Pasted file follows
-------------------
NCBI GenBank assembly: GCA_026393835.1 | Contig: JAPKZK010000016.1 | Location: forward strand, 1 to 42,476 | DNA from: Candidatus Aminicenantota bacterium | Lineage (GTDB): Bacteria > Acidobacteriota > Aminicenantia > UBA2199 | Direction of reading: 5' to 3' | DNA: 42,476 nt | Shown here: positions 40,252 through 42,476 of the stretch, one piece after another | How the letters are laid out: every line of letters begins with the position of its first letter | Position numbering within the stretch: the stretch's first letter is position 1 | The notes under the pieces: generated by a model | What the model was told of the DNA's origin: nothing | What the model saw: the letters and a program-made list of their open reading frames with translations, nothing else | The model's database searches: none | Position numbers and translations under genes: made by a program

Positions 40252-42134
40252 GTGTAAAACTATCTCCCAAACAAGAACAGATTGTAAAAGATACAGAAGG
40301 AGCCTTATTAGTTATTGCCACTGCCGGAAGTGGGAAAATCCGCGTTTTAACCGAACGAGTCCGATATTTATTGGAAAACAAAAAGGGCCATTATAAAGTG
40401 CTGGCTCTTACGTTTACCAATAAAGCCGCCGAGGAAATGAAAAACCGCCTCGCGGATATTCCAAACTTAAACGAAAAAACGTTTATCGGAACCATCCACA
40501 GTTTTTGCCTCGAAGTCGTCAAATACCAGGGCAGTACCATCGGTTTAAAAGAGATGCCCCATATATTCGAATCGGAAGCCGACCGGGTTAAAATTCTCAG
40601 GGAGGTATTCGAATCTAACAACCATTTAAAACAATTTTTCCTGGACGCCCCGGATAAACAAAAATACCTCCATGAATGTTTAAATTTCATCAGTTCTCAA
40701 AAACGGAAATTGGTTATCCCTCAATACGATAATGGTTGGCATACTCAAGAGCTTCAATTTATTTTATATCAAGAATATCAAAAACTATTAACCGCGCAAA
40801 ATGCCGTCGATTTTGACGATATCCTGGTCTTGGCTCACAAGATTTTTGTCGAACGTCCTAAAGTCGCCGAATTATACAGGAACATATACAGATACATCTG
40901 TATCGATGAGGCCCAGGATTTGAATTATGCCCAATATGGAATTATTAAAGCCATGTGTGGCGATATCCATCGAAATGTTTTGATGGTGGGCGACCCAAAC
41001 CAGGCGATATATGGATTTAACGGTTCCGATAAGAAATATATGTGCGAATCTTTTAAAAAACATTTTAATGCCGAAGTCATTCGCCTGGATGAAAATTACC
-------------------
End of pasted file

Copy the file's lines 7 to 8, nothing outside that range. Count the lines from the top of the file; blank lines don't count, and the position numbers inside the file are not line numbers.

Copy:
40601 GGAGGTATTCGAATCTAACAACCATTTAAAACAATTTTTCCTGGACGCCCCGGATAAACAAAAATACCTCCATGAATGTTTAAATTTCATCAGTTCTCAA
40701 AAACGGAAATTGGTTATCCCTCAATACGATAATGGTTGGCATACTCAAGAGCTTCAATTTATTTTATATCAAGAATATCAAAAACTATTAACCGCGCAAA